House runs 100% on DC – Purdue University project

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Did you know that there is a silent war going on in your house? Alternating current (AC) comes from the grid, but many of your appliances and lights are powered by direct current (DC). Each time you plug in a TV, computer, or cell phone charger, the power must be individually converted from AC to DC – a costly and inefficient process. Purdue University researchers have proposed a solution to the problem by converting an entire home to run on its own efficient, DC-powered nanogrid.

The project to convert a 1920’s West Lafayette home into the DC Nanogrid House began in 2017 under the direction of Eckhard Grollthe head of William E. and Florence E. Perry mechanical engineeringand member of Purdues Center for High Performance Buildings. “We wanted to take a regular house and retrofit it completely with DC appliances and DC architecture,” Groll said. “To my knowledge, no other existing project has pursued an experimental demonstration of improvements in energy use using direct current in a residential environment as comprehensively as we have.”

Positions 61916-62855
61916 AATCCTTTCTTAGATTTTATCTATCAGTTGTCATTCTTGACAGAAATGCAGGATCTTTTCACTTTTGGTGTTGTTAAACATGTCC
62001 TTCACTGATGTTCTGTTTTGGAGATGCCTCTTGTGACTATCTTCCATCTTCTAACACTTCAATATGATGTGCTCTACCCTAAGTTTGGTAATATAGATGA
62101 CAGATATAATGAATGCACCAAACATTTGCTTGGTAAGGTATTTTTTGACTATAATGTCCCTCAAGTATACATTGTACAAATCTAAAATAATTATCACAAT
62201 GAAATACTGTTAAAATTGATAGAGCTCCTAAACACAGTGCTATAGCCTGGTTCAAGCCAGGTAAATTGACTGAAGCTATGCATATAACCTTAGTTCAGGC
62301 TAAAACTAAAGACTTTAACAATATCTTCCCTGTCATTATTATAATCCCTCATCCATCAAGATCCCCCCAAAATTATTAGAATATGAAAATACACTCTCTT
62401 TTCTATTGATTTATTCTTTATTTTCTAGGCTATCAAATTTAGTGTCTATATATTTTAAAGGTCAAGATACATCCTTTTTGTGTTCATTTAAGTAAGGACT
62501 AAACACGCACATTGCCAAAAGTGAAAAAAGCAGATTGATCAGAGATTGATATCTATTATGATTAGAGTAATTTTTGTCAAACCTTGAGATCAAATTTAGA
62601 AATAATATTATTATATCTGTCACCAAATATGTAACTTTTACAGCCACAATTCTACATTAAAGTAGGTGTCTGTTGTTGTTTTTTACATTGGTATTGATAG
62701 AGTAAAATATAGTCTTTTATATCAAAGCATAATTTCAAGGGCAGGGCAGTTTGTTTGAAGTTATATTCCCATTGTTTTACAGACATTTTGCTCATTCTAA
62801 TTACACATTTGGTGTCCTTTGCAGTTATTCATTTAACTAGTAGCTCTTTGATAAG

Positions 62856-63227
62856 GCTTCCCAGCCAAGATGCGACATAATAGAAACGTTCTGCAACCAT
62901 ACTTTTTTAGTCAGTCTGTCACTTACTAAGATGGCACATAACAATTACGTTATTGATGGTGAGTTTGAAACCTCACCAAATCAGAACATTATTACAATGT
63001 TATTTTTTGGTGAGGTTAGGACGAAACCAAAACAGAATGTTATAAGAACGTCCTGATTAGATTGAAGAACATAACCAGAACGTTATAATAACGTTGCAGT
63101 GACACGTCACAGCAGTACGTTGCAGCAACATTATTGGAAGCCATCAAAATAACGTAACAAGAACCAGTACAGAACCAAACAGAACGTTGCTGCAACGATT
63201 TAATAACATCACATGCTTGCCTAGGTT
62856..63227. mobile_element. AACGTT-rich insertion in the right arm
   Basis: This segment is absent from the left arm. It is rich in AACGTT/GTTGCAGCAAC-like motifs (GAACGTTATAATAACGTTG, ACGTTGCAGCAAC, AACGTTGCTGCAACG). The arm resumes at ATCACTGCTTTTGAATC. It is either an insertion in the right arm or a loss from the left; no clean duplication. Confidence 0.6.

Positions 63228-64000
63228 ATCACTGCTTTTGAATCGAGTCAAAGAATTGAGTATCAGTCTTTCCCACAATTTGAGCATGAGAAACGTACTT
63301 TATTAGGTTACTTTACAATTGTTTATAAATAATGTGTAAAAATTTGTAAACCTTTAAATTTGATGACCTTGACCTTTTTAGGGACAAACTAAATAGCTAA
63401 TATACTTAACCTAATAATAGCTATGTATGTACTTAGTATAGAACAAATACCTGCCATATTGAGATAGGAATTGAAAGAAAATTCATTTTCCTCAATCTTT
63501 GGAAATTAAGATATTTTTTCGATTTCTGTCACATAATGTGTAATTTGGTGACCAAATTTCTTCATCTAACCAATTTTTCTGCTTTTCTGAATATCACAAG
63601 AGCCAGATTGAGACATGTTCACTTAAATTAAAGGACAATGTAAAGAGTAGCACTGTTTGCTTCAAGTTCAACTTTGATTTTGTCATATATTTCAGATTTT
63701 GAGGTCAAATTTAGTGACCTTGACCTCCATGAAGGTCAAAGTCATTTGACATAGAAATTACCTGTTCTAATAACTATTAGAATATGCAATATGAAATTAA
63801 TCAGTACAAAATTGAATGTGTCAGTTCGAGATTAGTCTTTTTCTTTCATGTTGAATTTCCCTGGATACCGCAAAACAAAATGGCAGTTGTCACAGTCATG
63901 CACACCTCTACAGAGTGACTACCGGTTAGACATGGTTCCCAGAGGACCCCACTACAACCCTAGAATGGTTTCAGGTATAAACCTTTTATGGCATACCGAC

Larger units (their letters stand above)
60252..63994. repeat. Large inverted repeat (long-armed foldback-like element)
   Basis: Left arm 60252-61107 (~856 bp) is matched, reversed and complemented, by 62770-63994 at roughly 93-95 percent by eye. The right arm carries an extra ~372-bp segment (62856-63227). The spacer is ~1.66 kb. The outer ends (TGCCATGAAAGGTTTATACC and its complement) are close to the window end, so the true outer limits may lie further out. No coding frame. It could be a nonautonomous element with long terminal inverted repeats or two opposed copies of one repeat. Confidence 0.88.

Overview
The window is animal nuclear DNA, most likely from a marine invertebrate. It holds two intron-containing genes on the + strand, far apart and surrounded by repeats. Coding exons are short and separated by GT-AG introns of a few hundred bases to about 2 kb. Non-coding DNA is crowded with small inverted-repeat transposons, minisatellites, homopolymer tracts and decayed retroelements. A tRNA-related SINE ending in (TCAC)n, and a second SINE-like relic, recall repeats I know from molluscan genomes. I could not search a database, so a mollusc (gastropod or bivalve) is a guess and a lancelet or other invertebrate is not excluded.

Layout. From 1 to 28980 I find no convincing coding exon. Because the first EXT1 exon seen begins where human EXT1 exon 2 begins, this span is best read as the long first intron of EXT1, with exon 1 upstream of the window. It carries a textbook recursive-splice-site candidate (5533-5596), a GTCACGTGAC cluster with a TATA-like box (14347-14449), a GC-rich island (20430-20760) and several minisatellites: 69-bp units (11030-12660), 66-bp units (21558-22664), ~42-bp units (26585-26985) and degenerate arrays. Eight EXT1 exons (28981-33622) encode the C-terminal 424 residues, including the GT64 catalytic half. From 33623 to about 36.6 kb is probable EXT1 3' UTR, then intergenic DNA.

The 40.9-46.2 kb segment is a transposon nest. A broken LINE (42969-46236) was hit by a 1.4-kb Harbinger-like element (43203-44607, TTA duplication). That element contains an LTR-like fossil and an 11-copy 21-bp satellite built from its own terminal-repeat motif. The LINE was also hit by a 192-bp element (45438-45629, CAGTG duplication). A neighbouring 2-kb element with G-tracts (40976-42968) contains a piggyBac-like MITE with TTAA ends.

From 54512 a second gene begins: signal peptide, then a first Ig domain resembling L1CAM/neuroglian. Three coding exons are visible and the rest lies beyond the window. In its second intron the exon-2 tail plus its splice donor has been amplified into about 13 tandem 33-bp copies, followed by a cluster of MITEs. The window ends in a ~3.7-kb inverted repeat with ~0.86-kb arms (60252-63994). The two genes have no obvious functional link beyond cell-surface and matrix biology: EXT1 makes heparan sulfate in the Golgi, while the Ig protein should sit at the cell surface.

The first few years were spent renovating and upgrading the infrastructure and adding energy improvements such as insulation and new windows. correct solar provided a full installation of solar panels on the roof, while industrial partners supplied new equipment and HVAC systems.

Then came the difficult part.

“Distributing DC power widely through a 21st-century house is really new territory,” he said Jonathan Erz, a 2020 Purdue Ph.D. Graduate who served as the project’s lead researcher. “You can’t just go to the hardware store and buy DC breakers or other critical distribution systems. We had to build this infrastructure from scratch.”